Andrew Simmons completes his PhD in sustainable development
Vincentians continue to make strides all over the world and prominent among these is Dr Andrew Simmons.
Simmons, a Vincentian originally from Enhams, who has been involved in development work for the last 40 years, has recently completed his Doctor of Philosophy (PhD) in climate change and sustainable development.
He completed his doctoral degree in three years, half of the time he was given to do it by the De Montfort University in Leicester, UK.
His thesis looked at the impact of climate change on young people and their communities and how one can build resilience to prepare generations to deal with these impacts.
Simmons, during a recent visit to St Vincent and the Grenadines (SVG), said he is willing to work with locals to help address certain issues that are facing the country, among them climate change, the rise in violence among the youths, and other social problems.
He revealed that he has some 21 years experience, working on society changing initiatives in places like Sierra Leone, Northern Uganda, Darfur, Sri Lanka and India.
He noted that he helped designed a program for 1.3 million refugees in Uganda while he also worked with the Tamil people during the active years of the Tamil Tigers.
“…And one time, just instinct and God’s guidance, I asked a group to shift and 10 minutes after, an entire entourage of military personnel was blown to pieces,” said Simmons, while sharing some of his experiences.
He added that he has worked in extremely unstable places doing negotiations, including the Solomon Islands in 2000 where they had civil disturbances.
One of his most scary experiences was being caught in the Ebola outbreak in Sierra Leone in 2014.
“I remember in Sierra Leone when Ebola struck, I said, ‘God if you save me, tell me what you want me to do’…the place was a ghost town, people dropping like flies…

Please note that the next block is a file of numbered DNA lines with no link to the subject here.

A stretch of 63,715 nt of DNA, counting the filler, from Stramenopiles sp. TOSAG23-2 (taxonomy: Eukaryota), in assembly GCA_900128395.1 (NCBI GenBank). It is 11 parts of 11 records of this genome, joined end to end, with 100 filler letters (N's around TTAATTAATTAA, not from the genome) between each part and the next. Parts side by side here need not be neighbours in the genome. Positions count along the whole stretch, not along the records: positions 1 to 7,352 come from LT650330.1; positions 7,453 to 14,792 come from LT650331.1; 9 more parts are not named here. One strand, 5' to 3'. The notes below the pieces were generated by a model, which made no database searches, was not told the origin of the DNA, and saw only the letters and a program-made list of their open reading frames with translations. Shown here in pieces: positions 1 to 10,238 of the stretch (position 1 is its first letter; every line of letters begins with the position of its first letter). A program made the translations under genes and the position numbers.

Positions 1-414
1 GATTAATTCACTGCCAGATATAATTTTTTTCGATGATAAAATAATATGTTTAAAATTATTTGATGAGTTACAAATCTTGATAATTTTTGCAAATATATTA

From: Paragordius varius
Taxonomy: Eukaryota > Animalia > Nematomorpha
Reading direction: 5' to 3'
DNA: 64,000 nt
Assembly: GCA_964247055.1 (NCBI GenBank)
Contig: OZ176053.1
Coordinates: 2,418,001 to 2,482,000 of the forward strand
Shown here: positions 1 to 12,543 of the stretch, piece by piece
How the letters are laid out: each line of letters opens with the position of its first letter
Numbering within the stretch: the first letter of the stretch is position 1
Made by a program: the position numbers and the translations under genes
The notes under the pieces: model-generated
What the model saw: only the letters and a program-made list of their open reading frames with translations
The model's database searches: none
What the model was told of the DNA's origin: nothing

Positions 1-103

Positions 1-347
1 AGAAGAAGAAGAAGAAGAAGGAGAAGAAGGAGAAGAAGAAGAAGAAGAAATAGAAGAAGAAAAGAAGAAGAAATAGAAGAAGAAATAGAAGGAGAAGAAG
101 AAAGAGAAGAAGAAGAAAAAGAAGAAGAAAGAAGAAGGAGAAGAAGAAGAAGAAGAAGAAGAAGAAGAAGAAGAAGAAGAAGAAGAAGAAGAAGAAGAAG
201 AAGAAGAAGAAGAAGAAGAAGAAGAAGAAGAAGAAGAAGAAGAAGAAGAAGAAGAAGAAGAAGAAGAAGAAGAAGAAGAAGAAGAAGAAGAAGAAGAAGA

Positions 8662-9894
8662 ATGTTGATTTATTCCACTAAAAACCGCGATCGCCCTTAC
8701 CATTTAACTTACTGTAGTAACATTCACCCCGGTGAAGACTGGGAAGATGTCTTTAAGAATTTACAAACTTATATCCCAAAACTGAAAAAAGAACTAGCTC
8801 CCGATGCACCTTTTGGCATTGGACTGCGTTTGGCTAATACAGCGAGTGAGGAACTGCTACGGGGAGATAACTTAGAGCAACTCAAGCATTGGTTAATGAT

“So, when it comes to working in conflict areas and so on, I am fully trained. I trained with some of the top persons in Harvard in the area of conflict resolution,” revealed Simmons who said he has ideas that can help local youth.
“We have to see that the crime that is being committed by young people is not just a drop in the sea, but that it is part a systemic problem we have, and I am willing to work with government and communities,” said Simmons who noted that he had a bad experience while working here in 2006, after he was fired after a few days on a government job.
“I took up the post as national coordinator for the Agriculture and Economic Diversification Program working with the United Nations Food and Agriculture Organisation and was fired after two weeks for no reason,” recalled Simmons, the person responsible for starting the JEMS Progressive Community Organisation.
The climate change specialist has held many jobs, including Director of Community Services in SVG responsible for leading government’s social development programs and providing technical advice to government; Chief Technical Officer at the Commonwealth Secretariat in London; and he also once ran a financial inclusion and financial literacy program across the Commonwealth.
Simmons has also worked with the United Nations Development Program (UNDP) in Sierra Leone on youth development programs and along with another Vincentian colleague, wrote the National Youth Program for Sierra Leone.
He is also an evaluator of projects and has run projects valued at up to $50 million.
Simmons is well recognized for his environmental work as he has won several environmental awards.
“The only award left to be won is the Nobel Peace Prize,” he boasted to SEARCHLIGHT recently while adding that he has won the Goldman Environmental Prize and The UN Global 500 Award (youngest person at the time to do so) while he has been recognized for his contribution to Small Island Developing States (SIDS).
Simmons is now working with an international consultancy firm based in Italy that has hired him to implement his PHD thesis in Africa.
“Africa is like home,” he told SEARCHLIGHT.